Get That Truck Out: A Town’s Pickup Ban Runs Into Blowback

Five years ago, Luke Lambert and his wife bought a red brick house on a tree-lined street in this Chicago suburb. Two years later, he bought a blue 1966 Ford F-100 pickup with plans to fix it up.

Then he got a phone call from the police: Pickups can’t park in Flossmoor’s residential areas unless garaged or being unloaded. His garage wasn’t big enough, so he parked at his wife’s grandmother’s about 10 miles away.

Now he is leading a crusade to overturn Flossmoor’s 43-year restriction on America’s most popular vehicle.

“They think of the town as elite, but it’s really elitist,” says Mr. Lambert, 34, a digital-media-company manager. His pickup-driving father, ticketed last year for parking at Mr. Lambert’s house, borrows a sedan to visit from Wisconsin.

The ban’s supporters say it keeps the village of 9,500 distinct. “I think it’s elitism, sure it is. We are saying this is how we want to run our town,” says James Tiernan, 64, an insurance salesman who has lived in Flossmoor most of his life and drives a 2009 Mercedes-Benz CLK 550 sedan. “If you don’t like the rules, why move here?”

Commercial-truck restrictions aren’t uncommon in the U.S. Flossmoor not only restricts commercial pickups but all of them. After Coral Gables, Fla., voted in 2012 to drop a similar ordinance, Flossmoor officials say they believe their community became the last in America with such a restriction.

Developers built Flossmoor in the early 1900s around a series of country clubs. They marketed it to professionals as an upscale golfing and vacation community.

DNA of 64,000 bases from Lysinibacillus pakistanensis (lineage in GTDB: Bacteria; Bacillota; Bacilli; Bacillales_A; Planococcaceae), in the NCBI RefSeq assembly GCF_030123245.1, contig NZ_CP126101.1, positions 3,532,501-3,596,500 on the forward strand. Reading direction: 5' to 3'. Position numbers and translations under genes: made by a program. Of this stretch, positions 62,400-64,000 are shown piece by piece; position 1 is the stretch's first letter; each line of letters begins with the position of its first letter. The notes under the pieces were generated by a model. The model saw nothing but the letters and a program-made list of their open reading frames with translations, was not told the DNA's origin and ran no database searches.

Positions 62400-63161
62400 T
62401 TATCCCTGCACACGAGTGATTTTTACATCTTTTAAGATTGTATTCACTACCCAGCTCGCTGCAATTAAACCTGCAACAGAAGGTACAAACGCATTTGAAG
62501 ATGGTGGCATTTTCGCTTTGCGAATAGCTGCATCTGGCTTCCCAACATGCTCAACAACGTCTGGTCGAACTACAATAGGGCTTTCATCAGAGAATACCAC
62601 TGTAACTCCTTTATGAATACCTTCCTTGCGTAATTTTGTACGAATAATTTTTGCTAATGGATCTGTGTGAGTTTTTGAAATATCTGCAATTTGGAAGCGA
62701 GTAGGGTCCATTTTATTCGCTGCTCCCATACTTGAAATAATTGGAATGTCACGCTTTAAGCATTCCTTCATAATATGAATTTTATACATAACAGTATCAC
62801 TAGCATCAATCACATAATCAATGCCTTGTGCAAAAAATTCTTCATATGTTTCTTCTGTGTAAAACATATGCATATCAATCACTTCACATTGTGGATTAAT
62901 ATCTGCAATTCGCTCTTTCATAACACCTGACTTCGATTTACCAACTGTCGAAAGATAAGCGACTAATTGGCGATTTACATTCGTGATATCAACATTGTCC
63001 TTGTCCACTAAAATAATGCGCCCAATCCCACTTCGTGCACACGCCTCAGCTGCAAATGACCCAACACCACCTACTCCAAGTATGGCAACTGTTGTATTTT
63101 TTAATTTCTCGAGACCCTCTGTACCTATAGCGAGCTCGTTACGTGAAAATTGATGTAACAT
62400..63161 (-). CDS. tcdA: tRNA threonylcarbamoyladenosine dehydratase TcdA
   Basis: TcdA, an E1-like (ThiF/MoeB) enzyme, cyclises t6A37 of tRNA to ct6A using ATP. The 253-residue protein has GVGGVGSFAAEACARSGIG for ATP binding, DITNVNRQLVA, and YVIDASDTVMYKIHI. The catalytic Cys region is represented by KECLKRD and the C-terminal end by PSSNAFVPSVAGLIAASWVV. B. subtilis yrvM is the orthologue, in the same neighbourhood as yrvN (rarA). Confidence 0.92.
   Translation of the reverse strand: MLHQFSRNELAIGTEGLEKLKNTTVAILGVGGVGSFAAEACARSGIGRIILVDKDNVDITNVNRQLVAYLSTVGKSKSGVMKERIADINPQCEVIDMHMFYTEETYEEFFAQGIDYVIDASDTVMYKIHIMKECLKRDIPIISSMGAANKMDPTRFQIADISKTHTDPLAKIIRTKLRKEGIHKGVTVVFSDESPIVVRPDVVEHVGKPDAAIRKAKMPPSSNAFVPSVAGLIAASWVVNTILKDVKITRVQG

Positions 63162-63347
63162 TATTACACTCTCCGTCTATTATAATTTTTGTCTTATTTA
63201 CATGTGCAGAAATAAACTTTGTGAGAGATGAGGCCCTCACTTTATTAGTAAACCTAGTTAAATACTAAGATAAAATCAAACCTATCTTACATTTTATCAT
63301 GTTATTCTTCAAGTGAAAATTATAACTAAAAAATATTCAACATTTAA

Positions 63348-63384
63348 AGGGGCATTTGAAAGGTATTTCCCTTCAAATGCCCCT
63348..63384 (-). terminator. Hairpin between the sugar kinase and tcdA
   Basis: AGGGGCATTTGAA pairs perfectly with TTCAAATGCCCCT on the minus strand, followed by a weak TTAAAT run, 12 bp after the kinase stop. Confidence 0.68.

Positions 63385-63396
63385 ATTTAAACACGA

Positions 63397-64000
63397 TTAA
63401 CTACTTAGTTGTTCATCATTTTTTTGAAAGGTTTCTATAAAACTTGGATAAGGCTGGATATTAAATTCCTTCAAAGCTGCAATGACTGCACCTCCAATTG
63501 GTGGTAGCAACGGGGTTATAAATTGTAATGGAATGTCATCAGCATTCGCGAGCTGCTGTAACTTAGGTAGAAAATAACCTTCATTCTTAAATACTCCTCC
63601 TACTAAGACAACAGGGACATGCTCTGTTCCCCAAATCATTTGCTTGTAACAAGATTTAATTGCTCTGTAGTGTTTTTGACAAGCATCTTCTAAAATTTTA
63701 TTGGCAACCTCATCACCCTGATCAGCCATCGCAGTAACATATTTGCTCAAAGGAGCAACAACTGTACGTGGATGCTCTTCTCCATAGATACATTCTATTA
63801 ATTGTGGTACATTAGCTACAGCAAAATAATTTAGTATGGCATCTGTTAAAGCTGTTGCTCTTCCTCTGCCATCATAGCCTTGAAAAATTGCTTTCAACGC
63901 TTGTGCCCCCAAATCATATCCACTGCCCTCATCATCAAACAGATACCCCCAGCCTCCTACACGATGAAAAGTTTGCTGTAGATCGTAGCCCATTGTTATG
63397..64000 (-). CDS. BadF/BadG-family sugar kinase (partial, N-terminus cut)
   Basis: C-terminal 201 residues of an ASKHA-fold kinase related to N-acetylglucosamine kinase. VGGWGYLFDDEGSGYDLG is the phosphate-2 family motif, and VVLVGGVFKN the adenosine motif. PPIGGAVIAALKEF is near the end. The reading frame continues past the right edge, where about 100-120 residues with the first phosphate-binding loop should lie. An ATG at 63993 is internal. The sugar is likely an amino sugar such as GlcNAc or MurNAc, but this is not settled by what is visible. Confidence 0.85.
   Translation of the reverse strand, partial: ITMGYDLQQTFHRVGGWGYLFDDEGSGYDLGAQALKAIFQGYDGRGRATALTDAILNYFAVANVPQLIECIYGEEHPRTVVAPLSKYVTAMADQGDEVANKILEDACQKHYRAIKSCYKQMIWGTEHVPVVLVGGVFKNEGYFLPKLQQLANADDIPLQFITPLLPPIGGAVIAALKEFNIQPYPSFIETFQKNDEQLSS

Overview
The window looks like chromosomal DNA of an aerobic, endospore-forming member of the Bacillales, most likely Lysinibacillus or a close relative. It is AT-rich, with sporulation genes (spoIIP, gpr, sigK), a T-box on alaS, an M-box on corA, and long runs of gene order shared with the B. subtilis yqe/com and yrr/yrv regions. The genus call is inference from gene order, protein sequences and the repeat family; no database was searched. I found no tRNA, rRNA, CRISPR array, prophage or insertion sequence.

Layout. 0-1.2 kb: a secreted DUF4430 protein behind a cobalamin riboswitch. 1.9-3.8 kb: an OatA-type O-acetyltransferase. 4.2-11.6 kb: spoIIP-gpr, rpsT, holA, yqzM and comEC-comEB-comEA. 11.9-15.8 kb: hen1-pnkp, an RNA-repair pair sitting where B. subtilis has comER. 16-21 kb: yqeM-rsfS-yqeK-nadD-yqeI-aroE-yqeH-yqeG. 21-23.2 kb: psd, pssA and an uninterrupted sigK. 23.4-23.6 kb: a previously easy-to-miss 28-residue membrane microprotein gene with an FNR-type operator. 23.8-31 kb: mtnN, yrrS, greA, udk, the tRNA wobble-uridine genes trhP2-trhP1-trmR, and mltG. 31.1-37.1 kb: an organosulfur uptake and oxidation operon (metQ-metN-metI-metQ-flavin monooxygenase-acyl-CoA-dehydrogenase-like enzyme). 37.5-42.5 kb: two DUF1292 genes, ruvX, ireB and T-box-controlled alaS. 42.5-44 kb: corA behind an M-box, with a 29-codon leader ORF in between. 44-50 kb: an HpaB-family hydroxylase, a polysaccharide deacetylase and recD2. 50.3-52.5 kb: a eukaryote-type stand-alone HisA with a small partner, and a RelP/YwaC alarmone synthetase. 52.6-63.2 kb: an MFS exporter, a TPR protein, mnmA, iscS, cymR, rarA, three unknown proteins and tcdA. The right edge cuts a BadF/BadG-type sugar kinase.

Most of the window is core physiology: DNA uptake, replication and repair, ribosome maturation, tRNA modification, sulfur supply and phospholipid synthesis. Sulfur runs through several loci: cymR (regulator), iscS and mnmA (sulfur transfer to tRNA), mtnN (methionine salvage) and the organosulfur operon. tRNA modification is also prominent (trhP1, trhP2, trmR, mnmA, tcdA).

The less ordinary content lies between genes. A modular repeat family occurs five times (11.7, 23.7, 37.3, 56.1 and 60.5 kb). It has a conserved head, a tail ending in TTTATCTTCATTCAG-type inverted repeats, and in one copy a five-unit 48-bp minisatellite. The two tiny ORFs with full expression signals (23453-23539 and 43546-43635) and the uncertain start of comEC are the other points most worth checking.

As Chicagoland expanded, Flossmoor fought to preserve its aesthetics in 1975 by imposing a parking ban on pickups, which at the time in America were largely utilitarian beasts of burden.

The ordinance forbade parking in residential areas. In 1989 it was loosened to allow residents to garage passenger pickups. The vehicles are allowed in nonresidential areas such as in front of businesses or churches.

The ordinance has been challenged but never overturned, even as the pickup evolved elsewhere into a higher-status vehicle.

“I would say it’s aesthetics based,” says Flossmoor Mayor Paul Braun. “I can respect both sides, both opinions.”

The ban is part of the town’s thicket of restrictions. Aboveground pools are prohibited. Dog leashes must not exceed 8 feet. Grass can be no more than 5 inches high. Garbage cans can’t be visible from the street 24 hours after pickup.

Those barriers, say residents such as Mr. Tiernan, help maintain community standards. “If you don’t have rules someone is going to abuse things,” he says.

That worldview sets Flossmoor’s vehicular population apart. The Ford F-150 has been America’s best-selling vehicle for years. But among Flossmoor’s 8,983 vehicles there are more Mercedes (432) and Lincolns (132) than trucks (42) according to the Illinois secretary of state.

Photo: Ford Motor Company/Associated Press